Cuba may be just a stone’s throw from the southernmost tip of Florida, but it exists in another universe when it comes to basic human rights.
This week President Obama became the first sitting U.S. president to visit the Marxist-Leninist republic since 1959.
During his address from Havana, Obama called for an expansion of freedoms in the communist country. If that message didn’t reach Cuba’s jail cells, we can only hope that President Raul Castro heard it loud and clear.
The same liberties that we take so seriously in the United States; freedom of speech, freedom of the press, and the right to peaceably assemble, were being dragged through the mud even as the leader of the free world addressed the Cuban people.
You see winter just ended, and the Cuban government decided it should do a little spring cleaning before the president got to town.
Far from vacuuming and busting out the Swiffer though, Cuba’s leadership took it upon themselves to sweep the streets clean of dissidents and protestors.
As USA Today and other outlets have reported, Cuban authorities rounded up dozens of dissidents who were marching for human rights, just hours before President Obama’s arrival. It was nothing new of course, dissidents in Cuba are arrested all the time, but for some whacky reason the members of the activist group the “Ladies In White” thought the government would let their weekly protest slide while Obama was in town.
Berta Soler, a founding member of the group, said it was imperative that the plight of the Cuban political opposition get on Obama’s radar.
“For us, it’s very important that we do this so President Obama knows that there are women here fighting for the liberty of political prisoners,” Soler said before being arrested. “And he needs to know that we are here being repressed simply for exercising our right to express ourselves and manifest in a non-violent way.”
Dissident Antonio Rodiles told CNN that he and his wife were arrested after she yelled pro-democracy slogans on their way to an interview.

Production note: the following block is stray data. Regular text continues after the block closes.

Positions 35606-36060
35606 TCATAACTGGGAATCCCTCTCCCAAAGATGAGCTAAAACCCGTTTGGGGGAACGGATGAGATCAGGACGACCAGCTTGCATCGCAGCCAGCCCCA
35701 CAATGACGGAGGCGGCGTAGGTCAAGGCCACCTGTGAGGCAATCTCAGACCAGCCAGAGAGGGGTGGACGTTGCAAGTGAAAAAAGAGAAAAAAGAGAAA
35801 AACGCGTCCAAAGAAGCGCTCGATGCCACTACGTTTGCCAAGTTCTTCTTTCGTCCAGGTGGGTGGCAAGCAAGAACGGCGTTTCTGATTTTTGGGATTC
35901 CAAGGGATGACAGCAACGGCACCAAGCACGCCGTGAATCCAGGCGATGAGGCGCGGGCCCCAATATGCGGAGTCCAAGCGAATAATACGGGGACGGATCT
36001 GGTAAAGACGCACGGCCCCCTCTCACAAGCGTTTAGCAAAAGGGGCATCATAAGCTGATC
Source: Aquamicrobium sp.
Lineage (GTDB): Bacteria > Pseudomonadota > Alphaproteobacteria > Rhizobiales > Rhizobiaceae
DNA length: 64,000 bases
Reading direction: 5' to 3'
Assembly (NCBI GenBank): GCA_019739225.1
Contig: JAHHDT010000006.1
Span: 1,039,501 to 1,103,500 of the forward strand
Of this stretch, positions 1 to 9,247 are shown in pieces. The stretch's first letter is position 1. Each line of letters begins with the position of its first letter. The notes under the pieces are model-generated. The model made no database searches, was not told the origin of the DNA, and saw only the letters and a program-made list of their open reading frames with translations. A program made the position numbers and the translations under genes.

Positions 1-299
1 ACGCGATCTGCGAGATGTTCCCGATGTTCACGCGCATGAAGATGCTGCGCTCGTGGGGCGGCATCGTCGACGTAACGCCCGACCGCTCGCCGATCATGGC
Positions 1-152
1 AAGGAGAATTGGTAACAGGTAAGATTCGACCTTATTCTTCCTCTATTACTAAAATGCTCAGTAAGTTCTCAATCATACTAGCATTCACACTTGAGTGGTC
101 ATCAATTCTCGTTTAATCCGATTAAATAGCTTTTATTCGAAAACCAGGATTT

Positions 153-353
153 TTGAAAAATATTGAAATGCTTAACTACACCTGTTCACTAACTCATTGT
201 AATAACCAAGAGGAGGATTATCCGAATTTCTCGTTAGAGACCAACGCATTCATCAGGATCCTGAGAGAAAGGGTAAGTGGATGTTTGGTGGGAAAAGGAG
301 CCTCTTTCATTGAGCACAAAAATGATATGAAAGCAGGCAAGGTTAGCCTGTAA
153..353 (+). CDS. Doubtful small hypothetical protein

Jail for peacefully protesting and touting pro-democracy slogans? If we did that in the U.S. every twitter user and college student in the country would be behind bars right now.
Human Rights Watch has hammered Cuba for its treatment of dissent and criticism, and called on President Obama to do the same.
For his part Obama did call for Cuban citizens to “be free to speak their mind without fear.” And in 2014, long before the president’s arrival in Havana, Cuba agreed to release 53 political prisoners in an effort to normalize diplomatic relations with the U.S. However there are conflicting reports about whether those prisoners have actually been released with some journalists and activists claiming that they have not.
If we do plan to extend a political and economic olive branch to Cuba then we have a responsibility as global ambassadors for liberty to demand concrete social and political change on the island.
Free speech, and the right to dissent are essential in safeguarding our other freedoms. Our rights as human beings go only so far as our right to disagree with the powers that be, and not land in jail for doing so.
Thus far Cuba’s approach to free expression has been mere lip service. It’s akin to the way teenagers act when the cops cruise by a high school keg party. Shut the lights, kill the music, and draw the blinds, wait until the squad car turns down the block and party on. Likewise, if the dissidents are shoved into jail cells before the president arrives then who’s to say that life under the Castro regime isn’t all Cohibas and Cuba libres? The dissidents, to be sure, if only they weren’t trapped behind those pesky prison bars.
Improved relations with Cuba can come to a mutually beneficial conclusion for the U.S. and Cuban citizens, but only if the Cuban government is held to the same standard as governments in the free world.
As a nation our character will be assessed by the rest of the world based on the company that we keep. If we pal around with oppressive regimes and look on as dissent and free expression are extinguished then we will be viewed as hypocrites. If we demand transparency, and hold accountable the governments with which we align ourselves then we can maintain our status as a shining beacon of freedom and liberty. When it comes to diplomacy with Cuba our efforts should be geared toward the benefit of the Cuban people before they benefit the Cuban government.